Training at a commercial gym isn’t an option for most competitive powerlifters. Most gyms are setup for the “average joe” or “weekend warrior” as the baseline of their clientele and to be honest, the gyms are only interested in collecting your monthly fee and could care less if you ever showed up to train, let alone progress with your fitness goals. Many, many people go to the gym several times a week and workout like a cork floating down the river, without any direction or guidance, and never progress. Their body composition never changes, their workouts never change, and they can’t seem to figure out why they are not making any progress. Continuing to do the same thing over and over and expecting different results just doesn’t work.

There are obviously exceptions to the rule and you maybe lucky enough to find a “specialty” gym that’s open to the public and caters to hardcore athletes and heavy lifters.  A couple of these gyms that come to mind are Monster Garage Gym in Illinois and Orlando Barbell in Florida, which have all the equipment and hardcore environments necessary to produce high end athletes and powerlifters.

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A lot of highly competitive powerlifters, the ones who aren't lucky enough to be located near one of these gyms, train in small, garage-style gym settings with minimal equipment. There aren’t rows and rows of fancy machines isolating each muscle group, mirrors, ellipticals, fancy change rooms, hot tubs or swimming pools, or a myriad of distractions; just the basic equipment to get strong.

It takes a long time to put together and collect everything you need to build the perfect home gym. The best way to do this is in stages.  Also keep in mind that as you’re building your Training Sanctuary, you may need to keep training at another location until you have everything you need to make yourself independent from commercial gyms.

Stage I:  The Essentials

You need to be able to squat, deadlift, and bench. Stage one should consist of starting your project with a power rack, a good bar, some plates, a flat bench, and a lifting platform.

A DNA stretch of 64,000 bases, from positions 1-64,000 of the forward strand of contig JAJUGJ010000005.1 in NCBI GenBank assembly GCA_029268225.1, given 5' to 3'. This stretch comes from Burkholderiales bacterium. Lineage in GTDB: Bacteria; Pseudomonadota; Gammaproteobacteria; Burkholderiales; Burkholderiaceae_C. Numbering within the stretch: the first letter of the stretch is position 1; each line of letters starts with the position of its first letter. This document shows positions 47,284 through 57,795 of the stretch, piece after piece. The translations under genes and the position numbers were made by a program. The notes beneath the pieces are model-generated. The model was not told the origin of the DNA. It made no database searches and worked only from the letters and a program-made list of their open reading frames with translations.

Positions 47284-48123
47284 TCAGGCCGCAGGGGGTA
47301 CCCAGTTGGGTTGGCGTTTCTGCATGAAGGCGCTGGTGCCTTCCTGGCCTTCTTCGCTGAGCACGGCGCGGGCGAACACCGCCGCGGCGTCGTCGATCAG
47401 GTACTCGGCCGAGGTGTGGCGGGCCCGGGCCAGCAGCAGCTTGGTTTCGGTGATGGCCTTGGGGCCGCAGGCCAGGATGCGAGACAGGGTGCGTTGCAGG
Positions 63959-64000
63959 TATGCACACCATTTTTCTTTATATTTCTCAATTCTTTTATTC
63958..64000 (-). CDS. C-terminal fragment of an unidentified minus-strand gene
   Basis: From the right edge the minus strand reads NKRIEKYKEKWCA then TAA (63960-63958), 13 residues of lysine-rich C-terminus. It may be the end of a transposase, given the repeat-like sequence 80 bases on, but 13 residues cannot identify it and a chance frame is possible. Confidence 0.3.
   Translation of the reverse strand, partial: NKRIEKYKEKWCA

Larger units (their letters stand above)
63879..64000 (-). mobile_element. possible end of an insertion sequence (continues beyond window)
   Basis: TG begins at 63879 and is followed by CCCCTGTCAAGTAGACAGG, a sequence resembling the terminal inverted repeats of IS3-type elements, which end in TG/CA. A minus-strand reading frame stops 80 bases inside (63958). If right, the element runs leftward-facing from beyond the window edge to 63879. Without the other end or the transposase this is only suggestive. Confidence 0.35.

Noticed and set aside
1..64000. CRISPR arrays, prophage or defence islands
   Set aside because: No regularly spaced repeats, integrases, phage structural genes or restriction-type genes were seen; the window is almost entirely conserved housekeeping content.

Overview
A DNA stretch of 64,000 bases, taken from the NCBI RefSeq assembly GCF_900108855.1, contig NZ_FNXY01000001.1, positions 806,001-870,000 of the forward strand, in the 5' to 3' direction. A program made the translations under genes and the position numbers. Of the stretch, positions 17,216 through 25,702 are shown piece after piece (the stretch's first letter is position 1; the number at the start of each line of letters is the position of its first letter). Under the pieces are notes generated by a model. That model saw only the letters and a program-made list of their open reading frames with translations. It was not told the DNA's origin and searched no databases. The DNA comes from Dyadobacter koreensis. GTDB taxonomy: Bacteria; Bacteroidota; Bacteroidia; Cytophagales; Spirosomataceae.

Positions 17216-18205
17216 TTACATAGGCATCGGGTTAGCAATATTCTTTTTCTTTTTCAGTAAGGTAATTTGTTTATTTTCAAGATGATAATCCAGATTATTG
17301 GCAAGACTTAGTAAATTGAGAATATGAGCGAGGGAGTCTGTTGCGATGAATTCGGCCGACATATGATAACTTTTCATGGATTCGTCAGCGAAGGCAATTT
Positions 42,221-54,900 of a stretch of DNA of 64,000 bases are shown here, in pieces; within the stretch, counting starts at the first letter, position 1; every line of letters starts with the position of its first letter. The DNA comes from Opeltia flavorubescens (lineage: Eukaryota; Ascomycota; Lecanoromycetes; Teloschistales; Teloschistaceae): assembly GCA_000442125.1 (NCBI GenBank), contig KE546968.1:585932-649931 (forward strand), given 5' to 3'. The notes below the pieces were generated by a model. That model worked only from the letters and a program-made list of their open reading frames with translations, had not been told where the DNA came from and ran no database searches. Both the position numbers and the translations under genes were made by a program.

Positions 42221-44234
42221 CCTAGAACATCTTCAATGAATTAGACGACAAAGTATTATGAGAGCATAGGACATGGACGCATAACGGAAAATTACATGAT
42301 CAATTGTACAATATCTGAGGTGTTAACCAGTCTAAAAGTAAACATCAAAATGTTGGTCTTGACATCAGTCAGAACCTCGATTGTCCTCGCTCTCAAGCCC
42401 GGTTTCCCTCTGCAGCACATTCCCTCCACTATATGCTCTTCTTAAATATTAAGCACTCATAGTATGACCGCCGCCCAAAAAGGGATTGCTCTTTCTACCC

You can always start off with squat stands to help you initially get started with squatting, however if you want to kill several birds with one stone I would highly recommend a power rack.

Primal Strength Gym

With a power rack you can utilize many other exercises even with just one bar. Squat, floor press, bench press, pin press, pull ups, and dips are a few that you can start with. Even though you might initially pay a little more for a power rack, the versatility is endless.  If you eventually add a few chains and bands to your equipment arsenal, you can add reverse band bench, dynamic bench with bands and chains, squats with bands and chains, etc. The possibilities to expand your training become endless each time you add equipment to your gym.

You need a good bar. I have bent and ruined cheap bars dropping them with not much weight. There is a reason cheap bars are $100 or less.  For Stage One I would recommend purchasing a Texas Power Bar as your first good bar.

You can use a power bar for squatting, benching, deadlifting, overhead pressing, and floor pressing — it’s bulletproof! It’s more expensive than a cheap bar but you get what you pay for and you’ll be using it twenty years from now after you and your buddies have continuously beat the crap out of it.

You’ll need a flat bench so you can bench press. The great thing about a power rack is you can adjust the j-hooks up and down to fit your bench stroke and you can usually adjust the horizontal safety bars so if you dump your heavy bench, you aren’t crushed or trapped. Make sure you set up the safety bars so it’s near the touch point of your chest so the safeties will catch the bar, especially if you happen to be training by yourself.

You’ll need some weight plates. If you’re a strength athlete or powerlifter, I would recommend steel plates over bumper plates.  Big bumper plates look cool but when you start lifting more weight, you can’t fit enough fat rubber bumpers on the bar to make it heavy enough.